Stephen Mc Laughlan Gallery, Melbourne 1996


Felicity Spear Fold
(Oil on linen)

These paintings revisit aspects of Dutch visual culture in the 17 C. Through the intermediary of the lens this period has been described as an age of observation, in which the science of optics and the behaviour of light (often using the pin-hole camera or camera obscura as a model), define the eye as a mechanical maker of pictures and the central means of visual experience. The artists’ eye began to operate both like a telescope and a microscope. These paintings, like rows of photographs arranged in grids, (reminiscent not only of the modernist grid but also of the tessellated floors of so many Dutch interiors at the time), represent abstract close-up fragments of Dutch paintings, zoomed in to the maximum.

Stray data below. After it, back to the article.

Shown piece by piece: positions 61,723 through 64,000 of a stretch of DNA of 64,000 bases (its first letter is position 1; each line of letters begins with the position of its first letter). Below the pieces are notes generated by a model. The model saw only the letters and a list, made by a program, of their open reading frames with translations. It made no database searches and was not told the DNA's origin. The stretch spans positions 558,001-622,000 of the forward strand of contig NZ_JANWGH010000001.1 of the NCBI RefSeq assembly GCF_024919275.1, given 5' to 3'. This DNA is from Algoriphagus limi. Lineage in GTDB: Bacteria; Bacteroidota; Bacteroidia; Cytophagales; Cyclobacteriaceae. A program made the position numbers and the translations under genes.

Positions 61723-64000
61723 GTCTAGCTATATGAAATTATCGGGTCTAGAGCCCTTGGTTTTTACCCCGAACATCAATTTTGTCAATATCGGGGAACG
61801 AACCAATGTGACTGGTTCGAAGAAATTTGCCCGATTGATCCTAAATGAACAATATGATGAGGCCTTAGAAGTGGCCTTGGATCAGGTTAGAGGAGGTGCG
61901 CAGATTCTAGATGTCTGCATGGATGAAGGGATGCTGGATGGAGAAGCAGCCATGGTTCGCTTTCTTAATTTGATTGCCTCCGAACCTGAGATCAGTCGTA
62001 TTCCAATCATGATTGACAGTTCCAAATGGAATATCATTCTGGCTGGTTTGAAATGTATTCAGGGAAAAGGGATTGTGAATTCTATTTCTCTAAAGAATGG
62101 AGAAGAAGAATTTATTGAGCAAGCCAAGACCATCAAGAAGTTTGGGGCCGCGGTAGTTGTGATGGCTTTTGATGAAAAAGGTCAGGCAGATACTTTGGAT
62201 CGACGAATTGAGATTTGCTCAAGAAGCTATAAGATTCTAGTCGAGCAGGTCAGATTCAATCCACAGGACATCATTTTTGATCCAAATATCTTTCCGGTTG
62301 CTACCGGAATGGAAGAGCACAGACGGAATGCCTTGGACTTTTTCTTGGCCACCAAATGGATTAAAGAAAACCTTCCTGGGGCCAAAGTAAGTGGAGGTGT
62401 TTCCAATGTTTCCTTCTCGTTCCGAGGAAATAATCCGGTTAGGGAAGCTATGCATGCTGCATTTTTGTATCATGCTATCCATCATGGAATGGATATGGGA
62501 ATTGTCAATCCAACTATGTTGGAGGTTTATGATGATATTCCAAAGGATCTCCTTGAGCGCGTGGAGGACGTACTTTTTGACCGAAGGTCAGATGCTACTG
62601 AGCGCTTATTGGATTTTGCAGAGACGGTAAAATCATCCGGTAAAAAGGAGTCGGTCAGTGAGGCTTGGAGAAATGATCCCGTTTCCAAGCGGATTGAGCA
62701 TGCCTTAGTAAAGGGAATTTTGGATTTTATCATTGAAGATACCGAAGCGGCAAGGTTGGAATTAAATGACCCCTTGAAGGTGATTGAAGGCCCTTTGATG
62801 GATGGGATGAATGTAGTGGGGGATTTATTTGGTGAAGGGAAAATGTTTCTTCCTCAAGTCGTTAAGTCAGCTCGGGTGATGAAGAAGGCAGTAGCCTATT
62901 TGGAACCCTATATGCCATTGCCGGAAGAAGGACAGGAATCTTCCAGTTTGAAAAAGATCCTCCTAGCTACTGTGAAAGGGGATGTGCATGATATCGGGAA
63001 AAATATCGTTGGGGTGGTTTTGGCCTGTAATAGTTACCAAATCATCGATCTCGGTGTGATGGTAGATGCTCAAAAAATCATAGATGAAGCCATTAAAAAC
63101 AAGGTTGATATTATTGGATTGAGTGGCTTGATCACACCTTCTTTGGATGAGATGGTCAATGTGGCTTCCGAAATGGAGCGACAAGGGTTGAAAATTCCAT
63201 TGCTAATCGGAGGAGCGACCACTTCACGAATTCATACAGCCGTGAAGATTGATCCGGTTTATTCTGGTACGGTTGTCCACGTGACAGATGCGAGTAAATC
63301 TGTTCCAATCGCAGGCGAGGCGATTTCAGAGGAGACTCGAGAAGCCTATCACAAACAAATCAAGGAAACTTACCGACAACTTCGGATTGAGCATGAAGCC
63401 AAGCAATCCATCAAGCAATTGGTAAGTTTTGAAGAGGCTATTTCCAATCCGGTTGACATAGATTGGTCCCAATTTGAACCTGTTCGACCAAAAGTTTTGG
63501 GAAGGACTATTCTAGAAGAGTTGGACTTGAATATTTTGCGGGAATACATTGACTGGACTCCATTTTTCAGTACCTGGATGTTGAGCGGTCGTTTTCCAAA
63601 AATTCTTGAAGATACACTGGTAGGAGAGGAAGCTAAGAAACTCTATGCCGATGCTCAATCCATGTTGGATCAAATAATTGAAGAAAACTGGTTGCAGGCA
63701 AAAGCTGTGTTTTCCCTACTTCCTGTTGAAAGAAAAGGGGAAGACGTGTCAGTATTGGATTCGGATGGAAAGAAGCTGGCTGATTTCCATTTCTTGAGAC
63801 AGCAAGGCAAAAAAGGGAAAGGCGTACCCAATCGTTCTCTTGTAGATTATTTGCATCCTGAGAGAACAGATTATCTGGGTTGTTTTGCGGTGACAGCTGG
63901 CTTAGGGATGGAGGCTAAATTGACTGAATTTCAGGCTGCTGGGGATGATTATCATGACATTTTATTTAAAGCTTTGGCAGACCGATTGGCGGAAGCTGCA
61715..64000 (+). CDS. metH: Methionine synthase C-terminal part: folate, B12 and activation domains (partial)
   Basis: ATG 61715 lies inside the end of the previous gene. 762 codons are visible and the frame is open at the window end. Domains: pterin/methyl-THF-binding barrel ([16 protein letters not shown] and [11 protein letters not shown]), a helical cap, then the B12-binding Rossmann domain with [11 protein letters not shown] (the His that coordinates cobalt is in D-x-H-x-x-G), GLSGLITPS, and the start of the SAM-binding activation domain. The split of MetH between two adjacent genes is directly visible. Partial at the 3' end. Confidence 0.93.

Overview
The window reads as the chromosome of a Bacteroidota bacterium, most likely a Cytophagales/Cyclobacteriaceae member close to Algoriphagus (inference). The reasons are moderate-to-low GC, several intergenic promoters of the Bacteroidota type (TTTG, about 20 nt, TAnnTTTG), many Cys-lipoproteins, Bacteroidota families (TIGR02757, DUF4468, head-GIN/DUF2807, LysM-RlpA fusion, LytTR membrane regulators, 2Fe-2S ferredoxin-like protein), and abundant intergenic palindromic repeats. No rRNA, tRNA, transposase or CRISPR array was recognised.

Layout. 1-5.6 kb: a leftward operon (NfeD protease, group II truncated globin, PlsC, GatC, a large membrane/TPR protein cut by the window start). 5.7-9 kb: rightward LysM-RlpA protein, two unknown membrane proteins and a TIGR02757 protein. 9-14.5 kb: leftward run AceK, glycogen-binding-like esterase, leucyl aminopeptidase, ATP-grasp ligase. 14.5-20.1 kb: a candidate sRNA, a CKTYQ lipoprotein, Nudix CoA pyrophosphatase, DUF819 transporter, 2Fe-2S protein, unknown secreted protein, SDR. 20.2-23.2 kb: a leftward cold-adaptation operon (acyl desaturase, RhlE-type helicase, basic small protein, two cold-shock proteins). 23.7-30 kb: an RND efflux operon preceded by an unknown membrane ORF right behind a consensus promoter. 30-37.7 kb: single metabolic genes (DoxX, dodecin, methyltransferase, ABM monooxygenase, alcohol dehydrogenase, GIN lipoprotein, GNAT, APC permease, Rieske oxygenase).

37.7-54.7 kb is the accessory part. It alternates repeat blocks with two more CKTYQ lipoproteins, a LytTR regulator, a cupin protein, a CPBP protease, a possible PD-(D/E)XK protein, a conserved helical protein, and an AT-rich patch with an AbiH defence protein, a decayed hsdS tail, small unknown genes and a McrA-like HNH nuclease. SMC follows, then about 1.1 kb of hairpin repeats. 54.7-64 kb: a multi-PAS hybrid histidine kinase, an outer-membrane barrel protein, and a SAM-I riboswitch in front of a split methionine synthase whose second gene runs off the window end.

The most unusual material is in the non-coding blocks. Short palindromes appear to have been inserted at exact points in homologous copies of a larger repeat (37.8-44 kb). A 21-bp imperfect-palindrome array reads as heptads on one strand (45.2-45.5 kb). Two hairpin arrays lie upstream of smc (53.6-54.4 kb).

It is said that photography had its beginnings in the ideas of experiential science and technology. Later, photography provided the means to re-inscribe things over time, de-stabilizing the uniqueness of the original. Hence the fold alludes to the doubling of anything upon itself, continuous variation, seriality, unfolding, infinite possibilities. The references in these works come from fragments of Vermeer’s paintings, Woman in Blue Reading a Letter (1662-63), The Glass of Wine (1658-61), Christ in the House of Martha and Mary (1654-55), and Baugin (1612-1663) and his painting Wine Glass and Wafer Biscuits. They are reduced to smooth and ambiguous surfaces, abstracted areas of veiled shadow and glimmers of light in the form of grids and series. In these works painting mimics photography like a mechanically reproduced still, but it remains painting. From the austerity of the shadows the artist silently observes the subject caught in a space mapped by light.